British MPs on Tuesday gave their initial approval to a law implementing Prime Minister Boris Johnson's Brexit deal, but could still derail his attempts to get the agreement passed in time to leave the EU on October 31.
Johnson won the first of two crucial votes in the House of Commons, which will determine if he can fulfil his "do or die" promise to deliver Brexit next week.
MPs voted by 329 to 299 to approve in principle the Withdrawal Agreement Bill, which implements the divorce treaty he agreed with European Union leaders last week.
But they could still now vote against the government's timetable to rush through the 110-page bill by Thursday evening, to allow its ratification before October 31.
The Conservative leader warned earlier Tuesday that failure to pass the motion would see him abandon the legislation -- and instead seek to call a snap general election.
The prime minister was forced on Saturday to ask EU leaders to postpone Brexit -- something he once said he would rather be "dead in a ditch" than do -- after MPs declined to back his new deal.
But he could still avoid having to delay by getting the deal ratified by October 31.
Opening the debate, Johnson -- a key figure in the 2016 EU membership referendum Leave campaign -- urged MPs to support the legislation so "we can get Brexit done and move our country on".
If not, he said the "bill will have to be pulled" and he would seek an early election -- although he needs the support of Labour to do this, and it has twice refused.
Opposition parties, many of whom dislike the Brexit deal, have said it is "ludicrous" to expect proper scrutiny of the legislation in less than three days.
Labour leader Jeremy Corbyn, who has called for a second referendum on Brexit, said Johnson was trying to "blindside" MPs into supporting a "rotten bill".
It "fails to protect our rights and our natural world, fails to protect jobs and the economy, fails to protect every region and every nation in the UK", he said.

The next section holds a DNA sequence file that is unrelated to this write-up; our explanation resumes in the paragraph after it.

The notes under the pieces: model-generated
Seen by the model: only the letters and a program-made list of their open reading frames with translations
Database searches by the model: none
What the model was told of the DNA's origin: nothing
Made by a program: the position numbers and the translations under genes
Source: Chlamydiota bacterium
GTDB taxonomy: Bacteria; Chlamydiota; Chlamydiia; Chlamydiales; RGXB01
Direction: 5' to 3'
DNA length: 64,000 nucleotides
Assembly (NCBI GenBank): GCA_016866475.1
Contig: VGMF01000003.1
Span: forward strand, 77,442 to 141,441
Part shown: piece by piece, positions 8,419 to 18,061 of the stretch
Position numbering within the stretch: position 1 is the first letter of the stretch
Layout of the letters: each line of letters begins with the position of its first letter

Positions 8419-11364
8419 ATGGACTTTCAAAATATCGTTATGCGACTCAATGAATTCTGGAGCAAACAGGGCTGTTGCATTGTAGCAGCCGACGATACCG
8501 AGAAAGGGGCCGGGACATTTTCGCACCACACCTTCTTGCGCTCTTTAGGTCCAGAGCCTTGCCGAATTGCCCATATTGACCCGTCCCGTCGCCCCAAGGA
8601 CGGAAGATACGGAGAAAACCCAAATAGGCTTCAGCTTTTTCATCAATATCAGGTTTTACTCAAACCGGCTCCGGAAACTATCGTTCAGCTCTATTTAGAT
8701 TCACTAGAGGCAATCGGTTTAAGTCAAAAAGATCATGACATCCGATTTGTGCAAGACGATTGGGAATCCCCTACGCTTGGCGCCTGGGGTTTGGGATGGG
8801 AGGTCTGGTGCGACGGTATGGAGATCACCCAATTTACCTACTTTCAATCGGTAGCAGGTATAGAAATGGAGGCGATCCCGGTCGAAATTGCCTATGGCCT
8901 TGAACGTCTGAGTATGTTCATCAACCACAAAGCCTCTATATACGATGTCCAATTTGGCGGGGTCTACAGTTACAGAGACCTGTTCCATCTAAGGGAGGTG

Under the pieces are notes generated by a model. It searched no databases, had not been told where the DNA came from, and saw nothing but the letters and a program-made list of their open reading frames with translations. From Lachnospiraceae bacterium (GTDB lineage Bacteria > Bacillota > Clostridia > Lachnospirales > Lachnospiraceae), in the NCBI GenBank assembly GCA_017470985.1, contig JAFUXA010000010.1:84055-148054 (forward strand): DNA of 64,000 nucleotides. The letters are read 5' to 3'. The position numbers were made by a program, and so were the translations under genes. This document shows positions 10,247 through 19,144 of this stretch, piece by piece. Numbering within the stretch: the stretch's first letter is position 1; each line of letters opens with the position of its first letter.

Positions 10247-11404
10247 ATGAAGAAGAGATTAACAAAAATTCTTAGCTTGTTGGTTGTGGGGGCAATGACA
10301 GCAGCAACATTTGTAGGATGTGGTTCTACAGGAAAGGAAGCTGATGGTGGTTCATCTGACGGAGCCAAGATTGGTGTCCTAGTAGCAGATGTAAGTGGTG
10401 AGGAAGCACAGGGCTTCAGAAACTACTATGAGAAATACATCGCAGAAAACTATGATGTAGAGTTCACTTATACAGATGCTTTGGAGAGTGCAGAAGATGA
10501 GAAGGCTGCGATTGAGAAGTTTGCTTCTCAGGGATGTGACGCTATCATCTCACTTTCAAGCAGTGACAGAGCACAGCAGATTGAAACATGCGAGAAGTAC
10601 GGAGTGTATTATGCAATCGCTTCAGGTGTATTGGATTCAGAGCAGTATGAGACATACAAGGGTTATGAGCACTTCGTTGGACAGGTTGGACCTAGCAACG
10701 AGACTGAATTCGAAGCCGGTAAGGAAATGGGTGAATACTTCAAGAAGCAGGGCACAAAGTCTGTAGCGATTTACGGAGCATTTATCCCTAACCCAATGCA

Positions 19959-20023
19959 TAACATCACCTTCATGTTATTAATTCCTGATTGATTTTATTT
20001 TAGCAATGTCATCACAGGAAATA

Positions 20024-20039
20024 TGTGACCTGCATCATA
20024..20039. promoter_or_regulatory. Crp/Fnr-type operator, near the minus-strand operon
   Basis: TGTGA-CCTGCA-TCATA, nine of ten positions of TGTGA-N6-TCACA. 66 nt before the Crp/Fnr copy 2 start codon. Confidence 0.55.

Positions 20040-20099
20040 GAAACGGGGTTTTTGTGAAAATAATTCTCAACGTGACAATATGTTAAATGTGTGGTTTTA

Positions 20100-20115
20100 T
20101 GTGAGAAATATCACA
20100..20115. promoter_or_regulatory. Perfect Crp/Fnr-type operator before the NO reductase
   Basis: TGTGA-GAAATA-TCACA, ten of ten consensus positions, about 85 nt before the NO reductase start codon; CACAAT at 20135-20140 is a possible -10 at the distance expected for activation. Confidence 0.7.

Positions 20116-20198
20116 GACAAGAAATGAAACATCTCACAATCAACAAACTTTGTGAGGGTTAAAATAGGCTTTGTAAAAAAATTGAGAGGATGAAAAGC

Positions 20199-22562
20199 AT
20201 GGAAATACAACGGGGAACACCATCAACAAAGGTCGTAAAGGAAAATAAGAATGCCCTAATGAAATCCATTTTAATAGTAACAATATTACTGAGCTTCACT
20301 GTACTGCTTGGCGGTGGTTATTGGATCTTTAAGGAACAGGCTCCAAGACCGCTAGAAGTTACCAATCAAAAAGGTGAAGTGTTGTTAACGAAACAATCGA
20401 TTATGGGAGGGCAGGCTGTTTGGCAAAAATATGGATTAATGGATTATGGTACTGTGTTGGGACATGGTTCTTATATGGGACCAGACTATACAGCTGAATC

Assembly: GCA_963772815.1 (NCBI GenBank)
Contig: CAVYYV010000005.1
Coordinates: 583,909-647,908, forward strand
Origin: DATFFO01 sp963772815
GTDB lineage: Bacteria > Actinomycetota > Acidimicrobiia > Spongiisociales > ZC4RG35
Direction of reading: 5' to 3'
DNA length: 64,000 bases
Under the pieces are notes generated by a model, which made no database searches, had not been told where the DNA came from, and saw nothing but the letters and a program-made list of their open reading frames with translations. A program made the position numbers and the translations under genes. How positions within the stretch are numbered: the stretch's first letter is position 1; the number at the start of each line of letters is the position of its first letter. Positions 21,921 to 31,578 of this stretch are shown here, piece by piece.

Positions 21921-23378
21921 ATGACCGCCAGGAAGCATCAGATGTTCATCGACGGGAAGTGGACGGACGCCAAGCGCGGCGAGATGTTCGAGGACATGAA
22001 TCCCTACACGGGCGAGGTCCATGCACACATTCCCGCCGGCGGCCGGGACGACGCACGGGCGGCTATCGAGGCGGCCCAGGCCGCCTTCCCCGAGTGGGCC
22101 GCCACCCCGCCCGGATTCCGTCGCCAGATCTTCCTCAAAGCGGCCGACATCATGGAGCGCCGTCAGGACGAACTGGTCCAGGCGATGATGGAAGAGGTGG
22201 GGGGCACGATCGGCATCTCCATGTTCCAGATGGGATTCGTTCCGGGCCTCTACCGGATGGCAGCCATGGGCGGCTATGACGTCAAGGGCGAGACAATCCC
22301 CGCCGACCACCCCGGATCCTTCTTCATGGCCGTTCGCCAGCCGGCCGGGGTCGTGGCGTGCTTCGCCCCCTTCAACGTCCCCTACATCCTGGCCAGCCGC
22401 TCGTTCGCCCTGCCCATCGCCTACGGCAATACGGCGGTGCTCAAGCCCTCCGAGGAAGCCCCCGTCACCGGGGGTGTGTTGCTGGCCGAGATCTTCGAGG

The Democratic Unionist Party, Johnson's Northern Irish allies, accuse him of duping them about new trading arrangements for the province.
DUP MP Sammy Wilson said he "nearly choked" when he heard Johnson's assurances, adding: "The prime minister thinks I can't read the agreement."
EU 'will be ready'
The timetable motion is intended to ensure the House of Commons debates the bill quickly, allowing it to go onto the unelected upper House of Lords.
Johnson warned that seeking further time would kill any hope of leaving the EU with a deal next week -- and risks a "no-deal" exit if the EU declines to approve a delay.
In Strasbourg, European Council President Donald Tusk said the other 27 EU leaders were mulling Johnson's request, but the result "will very much depend on what the British parliament decides".
He said the EU should be "ready for every scenario", although he added on Twitter: "A no-deal Brexit will never be our decision."
In Paris, French Foreign Minister Jean-Yves Le Drian said he saw "no justification at this stage" for further delay.
"We've been waiting for three years for this decision," he said.
"It's important for it to be announced today, because otherwise there will no option except 'no deal', which is not the solution we prefer."
Businesses and markets on both sides of the Channel fear a "no-deal" Brexit, where Britain severs ties with its closest trading partner with no new plans in place after 46 years of integration.
More hurdles ahead
If Johnson wins both votes on Tuesday, MPs could still derail his bill, which must also be ratified by the European Parliament.
The deal covers EU citizens' rights, Britain's financial settlements, a post-Brexit transition period until at least the end of 2020 and new trade arrangements for Northern Ireland.
It also sets out vague plans for a loose free trade agreement with the EU after Brexit.
But some MPs are seeking to amend the bill to demand Britain stay in the bloc's customs union, and others want a greater say for parliament in deciding future ties.
After tens of thousands of people demonstrated in London on Saturday for a second referendum, others could try to attach plans for a "People's Vote".
There could also be attempts to strengthen protections for environmental and workers' rights.
An earlier Brexit text agreed by Johnson's predecessor Theresa May was rejected three times by MPs earlier this year.